Today’s stories include Extraterrestrial Life –Is Earth the ‘Standard Model’ for the Universe? to The Radio-Wave Mystery That Changed Astronomy to NASA’s UFO Study Isn’t Really Looking for Space Aliens, and much more.
Is dark matter real? Astronomy’s multi-decade mystery –The key problem with the dark matter hypothesis is that nobody knows what form dark matter might take, reports Don Lincoln for Big Think. “Despite recent advances in astrophysics and astronomy, scientists still don’t understand exactly how galaxies can exist. The most common explanation for this observational conundrum is a so-far undiscovered form of matter: dark matter. Still, dark matter has yet to be directly observed by scientists.”
Extraterrestrial Life –Is Earth the ‘Standard Model’ for the Universe? asks The Daily Galaxy. “By the end of this century, says astrophysicist Martin Rees, we should be able to ask whether or not we live in a multiverse, and how much variety of the laws of physics its constituent ‘universes’ display. The answer to this question, says Rees, “will determine how we should interpret the ‘biofriendly’ universe in which we live (sharing it with any aliens with whom we might one day make contact).”
Underwater snow gives clues about Europa’s habitability, reports the University of Texas at Austin–“The underwater snow is much purer than other kinds of ice, which means Europa’s ice shell could be much less salty than previously thought. That’s important for mission scientists preparing NASA’s Europa Clipper spacecraft, which will use radar to peek beneath the ice shell to see if Europa’s ocean could be hospitable to life.”
The Radio Wave Mystery That Changed Astronomy, reports NPR Short Wave program.. “Pulsar is an abbreviation for pulsating radio star. I’m Jocelyn Bell Burnell. I discovered the first pulsar in 1967 and the second one and the third and fourth in 1968. Today on the show, Dr. Jocelyn Bell Burnell’s story – how her astronomical discovery revolutionized an entire field of science.
NASA’s UFO Study Isn’t Really Looking for Space Aliens –A new investigation of unidentified aerial phenomena could have bigger impacts on atmospheric science than on astrobiology, reports Sarah Scoles for Scientific American.
Has a Superintellect Tweaked Our Universes’ Physics? asks Mind Matters. “Philosopher Steve Meyer talks about the significance of Francis Crick’s sequence hypothesis that showed that DNA is a language of life. What sort of speaker can utter a language that produces living beings? Is it a fluctuation of a multiverse or an intelligence that underlies nature?”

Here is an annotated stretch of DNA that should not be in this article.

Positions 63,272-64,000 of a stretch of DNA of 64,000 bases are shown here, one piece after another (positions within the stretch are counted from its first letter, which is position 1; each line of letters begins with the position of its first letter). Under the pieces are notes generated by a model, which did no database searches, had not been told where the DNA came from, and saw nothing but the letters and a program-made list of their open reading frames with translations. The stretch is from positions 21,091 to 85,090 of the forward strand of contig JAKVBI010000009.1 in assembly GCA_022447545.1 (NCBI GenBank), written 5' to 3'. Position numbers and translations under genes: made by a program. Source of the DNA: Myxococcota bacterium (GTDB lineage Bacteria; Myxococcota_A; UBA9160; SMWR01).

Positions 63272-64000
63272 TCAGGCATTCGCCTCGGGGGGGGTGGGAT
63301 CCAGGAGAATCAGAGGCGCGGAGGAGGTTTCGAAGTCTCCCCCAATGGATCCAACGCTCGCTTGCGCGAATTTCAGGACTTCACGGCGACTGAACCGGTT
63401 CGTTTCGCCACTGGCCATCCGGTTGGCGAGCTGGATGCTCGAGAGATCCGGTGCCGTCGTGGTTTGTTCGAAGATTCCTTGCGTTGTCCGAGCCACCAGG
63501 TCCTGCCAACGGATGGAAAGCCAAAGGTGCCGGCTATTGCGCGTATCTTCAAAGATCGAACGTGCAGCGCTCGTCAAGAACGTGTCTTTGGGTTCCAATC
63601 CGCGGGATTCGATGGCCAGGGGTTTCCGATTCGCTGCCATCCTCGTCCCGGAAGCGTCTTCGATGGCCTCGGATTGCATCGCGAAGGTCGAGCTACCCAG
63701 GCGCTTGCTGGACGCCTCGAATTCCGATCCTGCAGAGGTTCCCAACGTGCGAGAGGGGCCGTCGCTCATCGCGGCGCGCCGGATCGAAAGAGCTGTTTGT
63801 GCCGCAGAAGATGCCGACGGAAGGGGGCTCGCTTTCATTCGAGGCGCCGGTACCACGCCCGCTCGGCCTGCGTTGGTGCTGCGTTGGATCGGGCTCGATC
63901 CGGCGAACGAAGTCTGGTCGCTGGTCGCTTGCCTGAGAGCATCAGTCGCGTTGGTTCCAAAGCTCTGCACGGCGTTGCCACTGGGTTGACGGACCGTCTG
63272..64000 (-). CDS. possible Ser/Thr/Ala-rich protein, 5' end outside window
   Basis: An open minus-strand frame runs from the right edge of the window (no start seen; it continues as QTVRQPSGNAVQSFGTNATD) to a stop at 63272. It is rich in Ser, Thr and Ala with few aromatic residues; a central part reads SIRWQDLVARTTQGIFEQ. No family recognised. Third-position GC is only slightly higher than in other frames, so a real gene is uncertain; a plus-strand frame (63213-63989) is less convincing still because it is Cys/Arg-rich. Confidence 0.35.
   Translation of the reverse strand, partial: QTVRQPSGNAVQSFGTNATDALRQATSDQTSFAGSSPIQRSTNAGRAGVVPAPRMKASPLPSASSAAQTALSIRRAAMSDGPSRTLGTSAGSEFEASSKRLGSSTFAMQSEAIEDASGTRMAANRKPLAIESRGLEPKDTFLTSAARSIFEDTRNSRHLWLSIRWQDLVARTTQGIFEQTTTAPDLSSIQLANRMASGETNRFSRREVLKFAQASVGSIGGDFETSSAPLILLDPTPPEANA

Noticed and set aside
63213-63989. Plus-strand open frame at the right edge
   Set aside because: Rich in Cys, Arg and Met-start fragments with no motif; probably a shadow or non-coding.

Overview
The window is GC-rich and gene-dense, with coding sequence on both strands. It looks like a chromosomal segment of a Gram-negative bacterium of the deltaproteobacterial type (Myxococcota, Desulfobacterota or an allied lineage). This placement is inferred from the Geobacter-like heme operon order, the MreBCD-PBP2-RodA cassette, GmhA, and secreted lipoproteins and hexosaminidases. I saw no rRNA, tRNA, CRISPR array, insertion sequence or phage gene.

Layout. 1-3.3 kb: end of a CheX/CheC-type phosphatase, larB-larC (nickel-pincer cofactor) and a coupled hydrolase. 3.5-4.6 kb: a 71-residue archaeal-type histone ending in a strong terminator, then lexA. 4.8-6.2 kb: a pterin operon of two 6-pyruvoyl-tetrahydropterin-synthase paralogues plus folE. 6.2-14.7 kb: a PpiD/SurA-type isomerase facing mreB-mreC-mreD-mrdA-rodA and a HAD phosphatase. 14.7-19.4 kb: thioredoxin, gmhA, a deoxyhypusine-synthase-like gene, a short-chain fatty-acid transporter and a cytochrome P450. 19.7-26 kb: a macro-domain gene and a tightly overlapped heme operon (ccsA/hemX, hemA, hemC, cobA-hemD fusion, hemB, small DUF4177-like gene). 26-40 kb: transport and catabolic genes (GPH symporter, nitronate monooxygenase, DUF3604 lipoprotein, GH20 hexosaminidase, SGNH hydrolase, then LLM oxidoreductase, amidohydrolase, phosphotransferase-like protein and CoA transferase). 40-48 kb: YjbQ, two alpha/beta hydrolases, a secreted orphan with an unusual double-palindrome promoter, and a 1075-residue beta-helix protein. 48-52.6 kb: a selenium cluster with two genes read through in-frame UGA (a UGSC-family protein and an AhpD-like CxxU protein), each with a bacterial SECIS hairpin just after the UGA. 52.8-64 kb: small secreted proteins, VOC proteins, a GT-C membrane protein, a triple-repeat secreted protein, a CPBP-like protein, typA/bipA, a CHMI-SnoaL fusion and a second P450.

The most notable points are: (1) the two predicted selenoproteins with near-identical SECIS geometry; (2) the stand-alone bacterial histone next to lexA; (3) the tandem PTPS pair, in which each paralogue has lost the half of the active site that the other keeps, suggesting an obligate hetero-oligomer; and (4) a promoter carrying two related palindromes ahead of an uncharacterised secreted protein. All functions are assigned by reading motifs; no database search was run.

The Seven most terrifying things in space–From megacomets to rogue black holes, these formidable phenomena make the universe a truly dangerous place, reports Jamie Carter for Live Science.
Do Ultra-Massive Black Holes Threaten Their Host Galaxies? asks The Daily Galaxy. “We do know that black holes are extraordinary phenomena,” said Julie Hlavacek-Larrondo, professor in the Department of Physics at Université de Montréal about the ultra-massive behemoths lurking at most galaxy centers. “So it’s no surprise that the most extreme specimens defy the rules that we have established up until now.”
How our ancestors survived the doomsday asteroid, reports BBC Future –“How did a band of small, insignificant mammals scuffling in the shadows survive the asteroid that killed the dinosaurs?”
Massive Black Holes Existed Before the First Stars of the Universe, reports The Daily Galaxy. “Supermassive black holes formed very, very quickly in the early Universe over very, very short periods of time and then suddenly, they stop.”
Physicists work out how many moons Earth could have -Simulations suggest that Earth could theoretically host two more moons the size of the one we’ve got now, or several smaller moons, reports New Scientist.
Hubble Space Telescope Spies a Scintillating Globular Cluster, reports ScTechDaily. “This mage, which was captured by the NASA/ESA Hubble Space Telescope’s Wide Field Camera 3 and Advanced Camera for Surveys, showcases the globular cluster NGC 6540 in the constellation Sagittarius
We were wrong: all stars don’t have planets, after all–Unless you have a critical mass of heavy elements when your star first forms, planets, including rocky ones, are practically impossible, reports Big Think.
Curated by The Daily Galaxy Editorial Staff
The Galaxy Report newsletter brings you twice-weekly news of space and science that has the capacity to provide clues to the mystery of our existence and add a much needed cosmic perspective in our current Anthropocene Epoch.
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